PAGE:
It’s a weekday morning in the spring of 2015, and Upper School anatomy teacher Brandi Finazzo is driving to school, the circadian rhythms of radio chatter flushing her car speakers. As she pulls up to a stoplight, an advertisement for Be The Match, a national bone marrow library, takes the air, and Finazzo turns the volume up.
Sharing the personal stories of cancer patients in need of bone marrow transplants, the PSA implored listeners to get their cells swabbed, in order to be matched with these individuals through the donor registry.
“I was really touched by the stories, and I got very, very upset when I realized what a deficit we have as a country in donor pools,” Finazzo said.
Spurred by the advertisement, Finazzo implemented a project in her anatomy classes last year, in which students researched organ transplants, created video PSAs for transplantation and then 3-D printed a full-scale skeleton.
“I wanted to marry some kind of education research for the girls,” Finazzo said.
After the successful completion of the 2015-2016 project, Finazzo, in her own words, wanted to “ramp up” the program this school year. Assisted by Academic Technology Specialist Candace Townsley, Finazzo created a publicly-accessible website, on which anatomy students will publish their research.
But the brainstorming collaboration between Finazzo and Townsley didn’t stop there. “Well, if we’re going to do [the websites], then we need to see what else we can do for organ donation,” Townsley said. “It kind of became a snowball. But it’s a good snowball.”
To further the cause, Finazzo has already set up a swab drive event at the end of the year in conjunction with Gift of Life, a national bone marrow registry, which matches potential bone marrow donors with needing patients. She has also contacted the American Red Cross, Southwest Medical Alliance and other organizations regarding participating in the end-of-year donor registration drive.
“The main goal is to expand our national library of donors and to get people more informed on the deficit in this country,” Finazzo said.
Gift of Life representative Lindsay Katz said that potential bone marrow donors are indeed easily misinformed, especially on the transplant process. “Most people think it’s a really intense procedure and there’s a ton of recovery time, but in reality, it’s not,” Katz said.
Some bone marrow transplants involve donating marrow from inside the hipbone, a procedure that spans a few hours and involves anesthesia. Katz, however, said that the majority of bone marrow transplants involve donating stem cells through blood, and are completed through needles and a machine without anesthesia.
“Donating is really a minor thing. It takes up a day or just a few hours, and you can literally change a family’s life, change a person’s life, change so much by doing this small act of kindness,” Katz said.
The event will take place in the Science Center’s Ownby Family Lobby in the spring, and will be open to everyone in the Dallas area. Trained in the process by Katz, Finazzo and other teacher volunteers will swab cheek cells of participants between ages of 18 and 45, register them in the bone marrow transplant library, and contact them if they’re found to be a match with a needing individual.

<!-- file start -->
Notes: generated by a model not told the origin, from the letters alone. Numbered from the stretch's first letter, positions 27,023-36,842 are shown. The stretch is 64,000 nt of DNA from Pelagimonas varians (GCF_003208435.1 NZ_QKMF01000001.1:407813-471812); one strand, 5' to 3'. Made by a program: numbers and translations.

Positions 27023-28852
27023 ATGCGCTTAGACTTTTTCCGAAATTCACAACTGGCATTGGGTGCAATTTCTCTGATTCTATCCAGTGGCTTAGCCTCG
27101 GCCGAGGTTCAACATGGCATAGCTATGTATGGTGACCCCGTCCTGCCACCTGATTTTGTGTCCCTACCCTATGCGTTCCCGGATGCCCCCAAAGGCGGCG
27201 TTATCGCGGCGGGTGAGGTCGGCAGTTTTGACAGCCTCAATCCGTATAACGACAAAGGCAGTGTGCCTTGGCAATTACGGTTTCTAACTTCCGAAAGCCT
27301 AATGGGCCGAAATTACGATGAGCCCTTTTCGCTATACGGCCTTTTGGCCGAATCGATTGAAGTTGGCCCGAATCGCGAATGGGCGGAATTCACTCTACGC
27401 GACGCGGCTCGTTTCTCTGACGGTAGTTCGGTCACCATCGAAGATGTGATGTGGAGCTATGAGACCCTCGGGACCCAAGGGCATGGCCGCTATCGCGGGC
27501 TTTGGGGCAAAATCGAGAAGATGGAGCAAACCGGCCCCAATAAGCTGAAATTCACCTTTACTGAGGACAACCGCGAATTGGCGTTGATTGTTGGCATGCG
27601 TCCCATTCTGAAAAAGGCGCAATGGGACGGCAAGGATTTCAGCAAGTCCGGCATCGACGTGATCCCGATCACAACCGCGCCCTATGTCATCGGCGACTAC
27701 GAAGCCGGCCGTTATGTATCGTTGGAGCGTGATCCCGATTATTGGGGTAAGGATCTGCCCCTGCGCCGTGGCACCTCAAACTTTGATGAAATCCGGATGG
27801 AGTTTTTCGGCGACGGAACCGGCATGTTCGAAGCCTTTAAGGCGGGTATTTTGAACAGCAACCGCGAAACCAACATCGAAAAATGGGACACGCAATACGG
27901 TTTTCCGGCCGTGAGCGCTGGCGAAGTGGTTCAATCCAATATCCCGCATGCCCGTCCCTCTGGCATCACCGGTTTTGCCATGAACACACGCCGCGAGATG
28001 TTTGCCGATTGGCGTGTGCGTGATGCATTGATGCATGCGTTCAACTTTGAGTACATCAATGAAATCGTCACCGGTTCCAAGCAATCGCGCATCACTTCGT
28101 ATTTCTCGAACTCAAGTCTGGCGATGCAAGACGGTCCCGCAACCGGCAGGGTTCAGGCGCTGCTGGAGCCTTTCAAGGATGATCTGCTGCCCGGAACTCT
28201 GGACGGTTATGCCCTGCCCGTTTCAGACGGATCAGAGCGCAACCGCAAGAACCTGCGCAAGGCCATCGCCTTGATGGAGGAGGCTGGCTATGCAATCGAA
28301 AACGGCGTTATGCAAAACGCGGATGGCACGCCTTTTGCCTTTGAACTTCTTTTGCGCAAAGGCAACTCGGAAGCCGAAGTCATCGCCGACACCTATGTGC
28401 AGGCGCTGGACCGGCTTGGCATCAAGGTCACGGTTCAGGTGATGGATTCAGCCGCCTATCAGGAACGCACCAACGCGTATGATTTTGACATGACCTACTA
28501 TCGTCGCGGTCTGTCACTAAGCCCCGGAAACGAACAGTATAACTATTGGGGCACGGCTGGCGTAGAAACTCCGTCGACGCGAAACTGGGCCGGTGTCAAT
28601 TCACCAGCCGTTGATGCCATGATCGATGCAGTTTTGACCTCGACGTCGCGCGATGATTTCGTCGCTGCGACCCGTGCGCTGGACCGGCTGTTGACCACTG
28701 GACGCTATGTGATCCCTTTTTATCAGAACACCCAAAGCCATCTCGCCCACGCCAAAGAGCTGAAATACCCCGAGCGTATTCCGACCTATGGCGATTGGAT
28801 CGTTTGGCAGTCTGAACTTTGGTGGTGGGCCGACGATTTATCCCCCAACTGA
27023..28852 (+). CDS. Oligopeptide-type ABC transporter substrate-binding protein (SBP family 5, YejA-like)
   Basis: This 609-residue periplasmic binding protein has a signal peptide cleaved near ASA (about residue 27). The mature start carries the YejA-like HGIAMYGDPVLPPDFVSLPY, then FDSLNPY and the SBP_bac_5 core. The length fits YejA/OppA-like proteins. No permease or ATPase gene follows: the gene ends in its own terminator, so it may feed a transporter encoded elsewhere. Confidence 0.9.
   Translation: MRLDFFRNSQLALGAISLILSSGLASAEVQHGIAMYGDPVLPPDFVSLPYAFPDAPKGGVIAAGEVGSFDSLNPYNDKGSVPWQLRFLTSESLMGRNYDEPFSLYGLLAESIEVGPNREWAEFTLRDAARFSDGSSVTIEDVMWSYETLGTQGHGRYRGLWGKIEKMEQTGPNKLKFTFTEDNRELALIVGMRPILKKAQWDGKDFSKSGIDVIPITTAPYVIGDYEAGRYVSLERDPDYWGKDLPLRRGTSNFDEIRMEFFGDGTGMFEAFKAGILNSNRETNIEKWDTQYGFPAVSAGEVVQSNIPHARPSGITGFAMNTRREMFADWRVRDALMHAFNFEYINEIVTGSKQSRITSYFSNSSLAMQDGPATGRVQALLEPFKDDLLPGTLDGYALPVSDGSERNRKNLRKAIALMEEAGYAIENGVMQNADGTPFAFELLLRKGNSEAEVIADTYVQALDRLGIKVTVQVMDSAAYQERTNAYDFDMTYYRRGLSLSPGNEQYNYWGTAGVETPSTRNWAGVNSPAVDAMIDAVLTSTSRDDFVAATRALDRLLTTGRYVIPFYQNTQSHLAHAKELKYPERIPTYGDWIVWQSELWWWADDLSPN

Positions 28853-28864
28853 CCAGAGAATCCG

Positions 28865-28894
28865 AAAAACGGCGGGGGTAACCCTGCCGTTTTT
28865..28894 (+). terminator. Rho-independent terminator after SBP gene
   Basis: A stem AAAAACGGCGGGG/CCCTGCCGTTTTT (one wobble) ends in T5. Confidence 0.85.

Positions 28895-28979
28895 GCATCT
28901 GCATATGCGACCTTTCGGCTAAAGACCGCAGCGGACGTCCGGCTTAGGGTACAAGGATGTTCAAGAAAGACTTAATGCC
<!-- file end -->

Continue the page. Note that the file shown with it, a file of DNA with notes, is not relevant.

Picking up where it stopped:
“We wanted to reveal all of [the project] at an event at Hockaday, where we invite the entire community to come in and register to be a donor,” Finazzo said. “I wanted to do community outreach outside of our walls here, to the Dallas area.”
Junior anatomy student Rory Finn sees the swab drive as a welcome departure from Powerpoints and in-class presentations. “It just makes the stuff you learn all so real,” she said. “I also think such a big event will effectively attract the attention of the student body.”
Despite the large scale of the event, individuals who sign up at the swab drive must at least consider potentially donating their bone marrow, according to Katz.
“If somebody swabs, they go on the public registry, so anyone in the world could be matched with them,” Katz said. “If someone who swabbed is the only match for that cancer patient and decides not to do the donation, it’s almost more heartbreaking for the family to know that there’s someone who could save the patient, but who chose not to.”
For Finazzo’s anatomy class, the project brings in one element especially key in current-day medical fields: technology.
“There’s not always a place to stop and talk about the cool medical technology that’s out there. “This project was a way to get the girls exposed to what’s out there, what’s possible and what the future is in terms of our health as a species—like xenotransplantation and alternative theories,” Finazzo said.
Some of Finazzo’s plans are still tentative. Although Gift of Life has already agreed to participate, she’s waiting to hear back from a few of the organizations and has yet to decide on the exact date of the end-of-year-drive.
“But I know what the ultimate goal is: to make it bigger than just a class project,” Finazzo said. In that, she already has.
Jenny Zhu – Editor-in-Chief